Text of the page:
Her husband remembers their families’ fears. "No one knew what was going to happen," he said.

Rabbi Moskovitz said his parents’ uncertainty stemmed from the experiences of his father, Nissan, growing up in Eastern Europe — and the time he spent at Auschwitz. But his son’s success in Ukraine over the past 13 years, including the December opening of the new Holocaust memorial in Kharkov’s Drobitsky Yar, has tempered Nissan’s reservations.

"My father objected to my coming here at first — but he did come to understand the importance of the work here," Rabbi Moskovitz said. "Watching his son standing beside [Ukrainian President Leonid Kuchma] — the symbol of Ukraine — my father had tears coming down his cheeks."

The Moskovitzs decision to come to Ukraine represented a long-term commitment. The Chabad movement sends its emissaries to the former Soviet Union — and elsewhere around the world — for a longer term. They learn the language, buy homes and raise their children in what turns out to be a dynamic, cosmopolitan environment.

The Moskovitz family is no exception. Mendel is the oldest of eight children, which includes one brother and six sisters. They all attend schools launched with the help of the rabbi and the synagogue — and they all inspire the new generation of Ukrainian Jews.

"Mendel is the city mascot and symbol," Miriam said. "When people see him growing up, they also think about the development of the community — and he has a positive influence on the other children as well."

Mendel — who has curly dark hair and brown eyes — takes it all in stride. He has a calm demeanor and an intelligent face — he speaks English, Russian, Yiddish and Hebrew and he likes to study music and physics. And for someone who has become the mascot for the 40,000 Jews who live in Kharkov, he was remarkably calm for his bar mitzvah, despite the ramifications of the special day on the community.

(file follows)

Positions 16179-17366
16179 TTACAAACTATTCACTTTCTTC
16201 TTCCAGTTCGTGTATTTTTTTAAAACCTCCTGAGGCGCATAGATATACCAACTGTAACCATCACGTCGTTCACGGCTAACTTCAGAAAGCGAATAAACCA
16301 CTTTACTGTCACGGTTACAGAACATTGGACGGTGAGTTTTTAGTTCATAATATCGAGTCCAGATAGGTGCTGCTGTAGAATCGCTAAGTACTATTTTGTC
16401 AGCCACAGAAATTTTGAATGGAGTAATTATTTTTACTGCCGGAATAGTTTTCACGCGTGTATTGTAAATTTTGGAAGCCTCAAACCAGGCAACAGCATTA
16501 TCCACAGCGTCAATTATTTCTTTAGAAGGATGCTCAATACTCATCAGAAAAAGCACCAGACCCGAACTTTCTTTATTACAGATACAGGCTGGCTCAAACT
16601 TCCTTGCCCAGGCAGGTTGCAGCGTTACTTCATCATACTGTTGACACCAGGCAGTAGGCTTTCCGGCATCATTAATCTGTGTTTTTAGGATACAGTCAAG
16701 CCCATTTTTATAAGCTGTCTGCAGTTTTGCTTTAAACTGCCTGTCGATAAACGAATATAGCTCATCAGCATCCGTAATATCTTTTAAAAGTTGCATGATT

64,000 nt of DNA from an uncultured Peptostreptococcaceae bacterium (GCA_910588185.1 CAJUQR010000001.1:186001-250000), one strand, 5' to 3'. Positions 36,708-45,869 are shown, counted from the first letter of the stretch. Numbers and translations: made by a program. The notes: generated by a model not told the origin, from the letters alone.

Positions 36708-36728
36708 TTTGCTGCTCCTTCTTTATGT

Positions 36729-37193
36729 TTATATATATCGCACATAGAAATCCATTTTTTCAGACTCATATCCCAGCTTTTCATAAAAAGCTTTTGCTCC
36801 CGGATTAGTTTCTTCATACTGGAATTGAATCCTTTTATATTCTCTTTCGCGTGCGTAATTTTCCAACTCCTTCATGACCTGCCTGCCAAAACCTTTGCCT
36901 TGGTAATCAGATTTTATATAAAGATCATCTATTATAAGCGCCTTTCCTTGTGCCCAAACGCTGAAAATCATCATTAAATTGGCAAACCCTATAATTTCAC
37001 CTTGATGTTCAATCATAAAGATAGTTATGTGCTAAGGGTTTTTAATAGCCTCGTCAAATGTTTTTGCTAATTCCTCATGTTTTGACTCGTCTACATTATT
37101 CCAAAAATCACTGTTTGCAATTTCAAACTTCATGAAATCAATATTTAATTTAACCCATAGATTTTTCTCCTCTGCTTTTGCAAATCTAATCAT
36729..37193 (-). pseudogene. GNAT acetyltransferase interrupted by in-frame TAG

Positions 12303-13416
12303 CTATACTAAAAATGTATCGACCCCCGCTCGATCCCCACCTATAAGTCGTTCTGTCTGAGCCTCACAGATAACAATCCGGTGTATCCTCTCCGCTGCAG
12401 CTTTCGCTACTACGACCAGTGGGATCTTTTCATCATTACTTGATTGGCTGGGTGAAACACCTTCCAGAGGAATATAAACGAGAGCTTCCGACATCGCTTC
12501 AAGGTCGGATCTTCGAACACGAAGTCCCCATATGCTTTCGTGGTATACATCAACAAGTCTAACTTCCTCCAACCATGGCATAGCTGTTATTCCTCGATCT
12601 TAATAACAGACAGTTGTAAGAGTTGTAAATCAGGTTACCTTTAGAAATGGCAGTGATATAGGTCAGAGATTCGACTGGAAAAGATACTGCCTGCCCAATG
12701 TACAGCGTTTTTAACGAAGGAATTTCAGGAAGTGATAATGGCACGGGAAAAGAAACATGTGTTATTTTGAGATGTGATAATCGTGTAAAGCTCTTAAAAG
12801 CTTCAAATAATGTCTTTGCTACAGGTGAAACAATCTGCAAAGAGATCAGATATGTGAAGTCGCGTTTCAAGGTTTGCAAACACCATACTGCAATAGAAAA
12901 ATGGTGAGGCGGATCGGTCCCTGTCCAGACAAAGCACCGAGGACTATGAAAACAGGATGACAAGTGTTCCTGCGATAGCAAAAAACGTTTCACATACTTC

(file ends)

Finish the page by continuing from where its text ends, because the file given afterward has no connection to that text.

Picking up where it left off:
"For me it’s a very special day," he said, adding, "though I’m not as nervous as everyone thinks I am."

Having been born in New York, Mendel identifies as an American. He’s also traveled the globe, visiting family in both South America and Australia. He said he enjoys Ukraine, too, because it is the place he’s spent most of his life, a place he has watched grow up around him. The synagogue, for instance, continues to undergo extensive renovations — thanks in part to the support of the George Rhor Foundation — but is already one of the most beautiful and arguably the biggest in the country.

"I think Chabad and the Jewish community is very respected in Ukraine," Rabbi Moskovitz said. "And we’re becoming a more mature community, too — when we first came here, all the help was from the outside; and now part of that help comes from the inside, and that ability to make a difference is an important part of the community."

The rabbi said Chabad’s commitment to staying in Ukraine and proving itself was a key to its success in Kharkov.

"When the media first interviewed us when we arrived and asked how long we would stay, I told them I wanted to be the last Jew to shut the lights off in the synagogue," he said.

Moskovitz helped establish a kindergarten, boys’ and girls’ schools, a medical clinic and a food program for the elderly, and he is actually helping build a legacy that can be left for future generations of Jews in Kharkov and Ukraine — who will be able to build on the foundation being laid today. On hand for the bar mitzvah, the rabbi’s mother, Ada, commented on the progress she and her husband have witnessed over the years.

"When we came to Ukraine, first there was nothing, and now there is everything — and we see our son progressing in his community, too, and that makes us very happy," she said. "It’s a big challenge to be a rabbi here, but seeing the community growing is his reward."